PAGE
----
Looks like Apple is seriously ramping up its search bot activity. This looks like a direct result of U.K. competition commission threat to break up the Google/Apple agreement to be the default search engine on iOS devices.
But does Apple really have a chance of disrupting Google at its own game? FastCompany’s Hamza Mudassir:
Apple’s search engine will have a different future if rumors about its business model are true. Apple has been focusing heavily on user privacy recently, including but not limited to publicly refusing to give secret access to its devices to the FBI. It will be very much in line with this “privacy first” position that Apple chooses not to make money from advertising, which involves exposing customer usage data to third parties. Instead, it could simply sell more of its highly profitable devices and subscriptions to privacy-conscious customers. By not following Google’s footsteps, Apple does not have to engage with the search giant on its terms.
In his excellent piece on Why Is Apple’s M1 Chip So Fast?, Erik Engheim summarizes Apple’s greatest advantage in the upcoming CPU wars.
Here we get a big problem with the Intel and AMD business model. Their business models are based on selling general-purpose CPUs, which people just slot onto a large PC motherboard. Thus computer-makers can simply buy motherboards, memory, CPUs, and graphics cards from different vendors and integrate them into one solution.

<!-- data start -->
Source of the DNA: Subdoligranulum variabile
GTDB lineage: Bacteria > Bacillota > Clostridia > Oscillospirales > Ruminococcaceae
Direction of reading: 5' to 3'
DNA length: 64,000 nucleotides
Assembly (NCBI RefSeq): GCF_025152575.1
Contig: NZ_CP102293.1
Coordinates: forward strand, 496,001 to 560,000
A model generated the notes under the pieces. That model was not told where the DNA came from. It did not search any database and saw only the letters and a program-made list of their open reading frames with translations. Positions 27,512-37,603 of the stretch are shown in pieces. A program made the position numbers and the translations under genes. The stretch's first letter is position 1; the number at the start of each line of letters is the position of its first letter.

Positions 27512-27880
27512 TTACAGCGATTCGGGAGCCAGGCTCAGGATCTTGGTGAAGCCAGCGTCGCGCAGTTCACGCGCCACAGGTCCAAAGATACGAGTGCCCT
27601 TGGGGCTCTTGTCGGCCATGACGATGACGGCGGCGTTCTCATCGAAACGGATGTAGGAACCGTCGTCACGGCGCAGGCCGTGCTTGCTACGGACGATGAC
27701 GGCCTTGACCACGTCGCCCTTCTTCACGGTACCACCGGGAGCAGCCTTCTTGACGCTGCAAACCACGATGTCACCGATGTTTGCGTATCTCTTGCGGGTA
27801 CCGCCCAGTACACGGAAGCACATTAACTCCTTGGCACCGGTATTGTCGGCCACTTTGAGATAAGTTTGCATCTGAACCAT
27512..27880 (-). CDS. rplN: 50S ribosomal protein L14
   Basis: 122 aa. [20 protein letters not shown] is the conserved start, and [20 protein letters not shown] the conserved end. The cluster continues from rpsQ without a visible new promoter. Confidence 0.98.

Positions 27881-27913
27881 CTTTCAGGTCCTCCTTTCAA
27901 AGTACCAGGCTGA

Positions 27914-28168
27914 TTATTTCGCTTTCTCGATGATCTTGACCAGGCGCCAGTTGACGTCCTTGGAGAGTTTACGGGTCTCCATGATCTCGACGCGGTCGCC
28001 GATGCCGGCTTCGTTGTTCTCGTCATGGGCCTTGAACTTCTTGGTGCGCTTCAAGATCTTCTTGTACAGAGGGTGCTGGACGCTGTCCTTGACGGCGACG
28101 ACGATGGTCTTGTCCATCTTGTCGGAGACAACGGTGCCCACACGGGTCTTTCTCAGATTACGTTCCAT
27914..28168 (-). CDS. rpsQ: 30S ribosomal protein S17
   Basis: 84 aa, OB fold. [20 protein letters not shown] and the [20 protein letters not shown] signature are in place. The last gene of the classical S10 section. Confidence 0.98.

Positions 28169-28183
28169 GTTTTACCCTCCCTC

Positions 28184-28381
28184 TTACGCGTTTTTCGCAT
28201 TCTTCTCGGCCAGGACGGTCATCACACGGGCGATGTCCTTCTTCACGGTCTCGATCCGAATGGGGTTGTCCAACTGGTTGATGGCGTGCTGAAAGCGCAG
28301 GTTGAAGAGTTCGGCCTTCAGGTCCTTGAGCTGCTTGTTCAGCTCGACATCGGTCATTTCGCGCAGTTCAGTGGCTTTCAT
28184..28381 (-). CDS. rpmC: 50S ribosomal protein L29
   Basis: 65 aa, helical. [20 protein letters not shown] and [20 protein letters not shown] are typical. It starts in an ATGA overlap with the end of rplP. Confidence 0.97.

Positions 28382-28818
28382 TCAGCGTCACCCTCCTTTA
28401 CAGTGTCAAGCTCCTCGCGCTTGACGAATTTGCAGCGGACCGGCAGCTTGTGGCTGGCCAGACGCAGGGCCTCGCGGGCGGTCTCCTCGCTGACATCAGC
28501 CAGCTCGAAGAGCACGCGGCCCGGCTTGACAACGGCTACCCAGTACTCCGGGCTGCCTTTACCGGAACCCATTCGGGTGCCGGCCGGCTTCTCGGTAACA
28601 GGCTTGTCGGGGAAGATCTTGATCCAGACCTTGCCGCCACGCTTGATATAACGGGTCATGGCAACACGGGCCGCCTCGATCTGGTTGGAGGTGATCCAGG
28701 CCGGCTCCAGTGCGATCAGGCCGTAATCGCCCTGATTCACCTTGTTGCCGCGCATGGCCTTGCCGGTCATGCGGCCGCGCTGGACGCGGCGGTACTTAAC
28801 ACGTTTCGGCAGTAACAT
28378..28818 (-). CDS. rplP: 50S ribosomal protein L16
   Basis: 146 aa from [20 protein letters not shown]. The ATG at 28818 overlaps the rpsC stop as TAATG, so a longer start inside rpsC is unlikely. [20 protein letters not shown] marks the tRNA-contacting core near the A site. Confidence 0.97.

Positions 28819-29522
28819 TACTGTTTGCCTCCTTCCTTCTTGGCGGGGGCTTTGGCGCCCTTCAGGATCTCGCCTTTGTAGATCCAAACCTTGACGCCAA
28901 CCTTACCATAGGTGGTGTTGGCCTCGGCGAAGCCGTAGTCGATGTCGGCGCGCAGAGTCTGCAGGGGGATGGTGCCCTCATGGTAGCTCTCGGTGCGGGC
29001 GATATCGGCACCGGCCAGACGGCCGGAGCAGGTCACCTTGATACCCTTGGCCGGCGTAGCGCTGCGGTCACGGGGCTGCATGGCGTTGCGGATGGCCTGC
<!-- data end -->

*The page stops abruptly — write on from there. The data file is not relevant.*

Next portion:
But we are quickly moving away from that world. In the new SoC world, you don’t assemble physical components from different vendors. Instead, you assemble IP (intellectual property) from different vendors. You buy the design for graphics cards, CPUs, modems, IO controllers, and other things from different vendors and use that to design an SoC in-house. Then you get a foundry to manufacture this.
Now you got a big problem, because neither Intel, AMD, or Nvidia are going to license their intellectual property to Dell or HP for them to make an SoC for their machines.
For Apple this is simple. They control the whole widget. They give you, for example, the Core ML library for developers to write machine learning stuff. Whether Core ML runs on Apple’s CPU or the Neural Engine is an implementation detail developers don’t have to care about.
Buckle in - we are in for a very interesting 2021!
Jake Tapper has a question for the GOP:
And more importantly, tragically, unacceptably, horrifyingly even putting lives at risk - it has to be asked. Did you not know who this man was when you took him in?